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Consumer Credit Could Launch Inflationary Spiral

Economics / Inflation May 05, 2011 - 03:48 AM GMT

By: Dr_Jeff_Lewis

Economics

Recent comments from Walmart chief executive Mike Duke have investors on high alert.  This time, though, the news spreads well beyond Walmart.

At a company event in New York, Duke reminded the crowd that retail is softening, “we’re seeing core consumers under a lot of pressure,” and later added that it was rising fuel costs, just another component of monetary inflation, that was driving the sales loss.  Of particular interest to inflation watchers should be his comments that were mostly ignored. 


End of the month purchases, Duke says, are falling off faster than beginning of the month purchases.  In retail-speak, this corresponds with unemployment benefits, which usually fuel the next month’s early purchasing pattern.  So too do Social Security checks and fixed-income payments, which ordinarily go to seniors and the disabled.

Inflationary Spiral

Americans have learned to deal with rising prices and personal budget shortfalls in all the wrong ways; usually, we borrow as we see fit, never realizing that it is our own spending that allows for further hikes in prices.  To see that end of the month purchases are declining is to see that entitlement payments and other government aid programs are not footing the bills.  So what is the American consumption economy to do?  Return to credit.

A return to consumer credit is mostly a non-starter when we discuss inflation.  In ordinary market cycles, the consumer credit economy is not tied to monetary expansion, and it does not allow for bank reserves and currency stockpiles to flow into the main economy.  This is no longer the case.

In bailing out the banks and purchasing trillions of dollars of assets, the Federal Reserve has made it quite evident to most everyone that the US is loaded with dollars.  This money, which was expected to remain at the M0 level, is now as mobile as ever.  Banks earn only 0-.5% on their stored dollars, and given the rise in confidence for the (employed) American consumer, banks should have little reason to keep their dollars at the Fed, earning far less than the rate of inflation when so many are willing to pay 10-20% annually on consumer credit lines.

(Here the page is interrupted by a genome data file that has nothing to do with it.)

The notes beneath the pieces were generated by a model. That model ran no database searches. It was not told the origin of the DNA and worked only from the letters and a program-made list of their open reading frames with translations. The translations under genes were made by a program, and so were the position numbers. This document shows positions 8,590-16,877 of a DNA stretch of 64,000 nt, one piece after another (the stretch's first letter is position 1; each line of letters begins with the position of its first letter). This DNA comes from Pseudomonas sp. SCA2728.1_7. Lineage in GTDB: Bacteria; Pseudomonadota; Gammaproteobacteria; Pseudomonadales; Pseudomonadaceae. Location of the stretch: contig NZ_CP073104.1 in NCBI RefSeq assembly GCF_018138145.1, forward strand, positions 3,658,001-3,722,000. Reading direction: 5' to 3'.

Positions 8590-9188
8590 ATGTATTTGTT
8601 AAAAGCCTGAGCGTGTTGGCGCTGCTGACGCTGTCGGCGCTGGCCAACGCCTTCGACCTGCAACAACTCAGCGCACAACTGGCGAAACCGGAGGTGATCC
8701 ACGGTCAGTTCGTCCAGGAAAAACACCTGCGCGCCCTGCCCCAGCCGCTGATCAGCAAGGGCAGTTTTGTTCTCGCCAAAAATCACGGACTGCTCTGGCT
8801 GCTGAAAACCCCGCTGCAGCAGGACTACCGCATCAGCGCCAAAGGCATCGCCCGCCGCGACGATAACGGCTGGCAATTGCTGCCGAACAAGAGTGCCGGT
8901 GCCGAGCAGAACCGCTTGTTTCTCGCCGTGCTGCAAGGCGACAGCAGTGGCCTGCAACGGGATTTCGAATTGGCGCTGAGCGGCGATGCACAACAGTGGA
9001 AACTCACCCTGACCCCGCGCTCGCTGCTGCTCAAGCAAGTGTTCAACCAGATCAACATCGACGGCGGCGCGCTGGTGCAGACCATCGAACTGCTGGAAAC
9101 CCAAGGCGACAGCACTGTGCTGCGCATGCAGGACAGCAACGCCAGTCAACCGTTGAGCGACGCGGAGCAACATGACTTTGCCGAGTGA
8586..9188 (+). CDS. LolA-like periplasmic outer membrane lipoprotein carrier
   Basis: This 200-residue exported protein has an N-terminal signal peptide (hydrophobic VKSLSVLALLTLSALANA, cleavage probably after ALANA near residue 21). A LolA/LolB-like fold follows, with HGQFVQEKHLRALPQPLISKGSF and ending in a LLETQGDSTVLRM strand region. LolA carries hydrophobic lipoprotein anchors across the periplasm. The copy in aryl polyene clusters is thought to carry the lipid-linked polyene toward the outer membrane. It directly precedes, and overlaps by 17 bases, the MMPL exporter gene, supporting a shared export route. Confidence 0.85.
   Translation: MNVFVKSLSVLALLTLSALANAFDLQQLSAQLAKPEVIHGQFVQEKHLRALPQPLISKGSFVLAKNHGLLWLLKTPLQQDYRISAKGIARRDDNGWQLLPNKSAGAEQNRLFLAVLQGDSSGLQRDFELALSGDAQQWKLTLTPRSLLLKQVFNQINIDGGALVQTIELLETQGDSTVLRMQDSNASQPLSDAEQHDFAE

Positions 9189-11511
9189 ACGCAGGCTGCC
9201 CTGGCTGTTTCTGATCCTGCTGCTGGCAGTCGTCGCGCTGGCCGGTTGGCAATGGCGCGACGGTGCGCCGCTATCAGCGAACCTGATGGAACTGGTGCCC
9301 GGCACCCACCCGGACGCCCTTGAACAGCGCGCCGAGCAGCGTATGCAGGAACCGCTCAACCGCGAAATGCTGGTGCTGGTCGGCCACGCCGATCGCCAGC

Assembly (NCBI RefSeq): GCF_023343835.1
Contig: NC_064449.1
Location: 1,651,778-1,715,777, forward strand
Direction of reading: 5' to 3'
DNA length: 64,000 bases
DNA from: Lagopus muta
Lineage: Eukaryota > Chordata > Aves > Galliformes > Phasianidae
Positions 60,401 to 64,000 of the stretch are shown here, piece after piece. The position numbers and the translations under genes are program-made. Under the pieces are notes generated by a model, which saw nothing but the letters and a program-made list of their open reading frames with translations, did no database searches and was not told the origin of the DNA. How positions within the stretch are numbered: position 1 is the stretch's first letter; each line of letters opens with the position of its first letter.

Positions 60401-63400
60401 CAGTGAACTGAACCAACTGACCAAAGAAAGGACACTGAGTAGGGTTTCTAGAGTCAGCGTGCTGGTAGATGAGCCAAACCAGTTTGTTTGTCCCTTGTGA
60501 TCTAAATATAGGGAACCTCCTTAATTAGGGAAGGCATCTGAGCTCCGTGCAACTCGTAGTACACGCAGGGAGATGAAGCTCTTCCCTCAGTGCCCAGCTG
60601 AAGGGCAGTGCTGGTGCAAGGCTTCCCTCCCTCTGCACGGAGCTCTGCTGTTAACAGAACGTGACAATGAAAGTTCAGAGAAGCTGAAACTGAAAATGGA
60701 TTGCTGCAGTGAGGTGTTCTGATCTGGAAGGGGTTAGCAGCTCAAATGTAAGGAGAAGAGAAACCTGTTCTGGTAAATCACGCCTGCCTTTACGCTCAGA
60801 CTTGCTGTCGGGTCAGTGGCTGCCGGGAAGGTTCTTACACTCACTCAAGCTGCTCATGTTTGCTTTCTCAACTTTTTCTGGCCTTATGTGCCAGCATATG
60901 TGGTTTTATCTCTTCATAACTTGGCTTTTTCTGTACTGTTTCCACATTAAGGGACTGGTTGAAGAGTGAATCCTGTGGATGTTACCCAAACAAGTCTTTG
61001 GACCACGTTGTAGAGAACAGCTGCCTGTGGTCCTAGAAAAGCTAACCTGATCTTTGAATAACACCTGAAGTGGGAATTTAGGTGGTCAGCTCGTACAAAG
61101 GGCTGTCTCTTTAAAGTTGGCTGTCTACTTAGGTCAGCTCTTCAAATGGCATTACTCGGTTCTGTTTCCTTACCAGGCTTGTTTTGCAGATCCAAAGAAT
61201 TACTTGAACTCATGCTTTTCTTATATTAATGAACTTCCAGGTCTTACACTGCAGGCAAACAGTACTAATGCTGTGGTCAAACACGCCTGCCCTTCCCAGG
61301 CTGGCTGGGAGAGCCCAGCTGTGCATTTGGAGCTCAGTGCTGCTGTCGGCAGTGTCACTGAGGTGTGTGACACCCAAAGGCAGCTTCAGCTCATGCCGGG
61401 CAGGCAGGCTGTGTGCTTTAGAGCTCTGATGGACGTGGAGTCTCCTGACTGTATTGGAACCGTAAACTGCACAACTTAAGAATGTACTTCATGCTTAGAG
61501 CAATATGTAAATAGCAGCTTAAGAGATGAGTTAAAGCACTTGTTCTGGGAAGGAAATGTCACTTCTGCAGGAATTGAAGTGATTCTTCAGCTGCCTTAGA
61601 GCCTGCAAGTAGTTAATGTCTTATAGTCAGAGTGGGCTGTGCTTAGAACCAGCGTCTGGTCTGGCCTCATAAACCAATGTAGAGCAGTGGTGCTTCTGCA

This problem is only compounded by the failure of Social Security to keep up with rising inflation.  When seniors can no longer pay for rising gas and food prices at the same time, they’ll necessarily return to borrowing against their homes in Wall Street’s favorite product: the reverse mortgage.

Reverse mortgages, unlike consumer lines of credit, are entirely inflationary, as the bank can draw on the power of the fractional reserve banking system to further multiply their reserves against a perpetual lending program that is your average reverse mortgage.  In a reverse mortgage, home equity is removed from the homeowner at a steady monthly pace, thus building up a larger and larger debt as the homeowner removes valuable equity simply to pay the bills.  Is this kind of lending sustainable?  Absolutely not, and it only further continues the correlation between housing prices and American wealth.

The inflation concerned investor would be wise to see this opportunity as just another way to hedge their bets against the falling dollar.  With more borrowers now becoming borrowers until death, a slow churning of home equity for M2 dollars will create more dollars, more borrowing, more consumption and higher prices. 

By Dr. Jeff Lewis

    Dr. Jeffrey Lewis, in addition to running a busy medical practice, is the editor of Silver-Coin-Investor.com and Hard-Money-Newsletter-Review.com

    Copyright © 2011 Dr. Jeff Lewis- All Rights Reserved Disclaimer: The above is a matter of opinion provided for general information purposes only and is not intended as investment advice. Information and analysis above are derived from sources and utilising methods believed to be reliable, but we cannot accept responsibility for any losses you may incur as a result of this analysis. Individuals should consult with their personal financial advisors.


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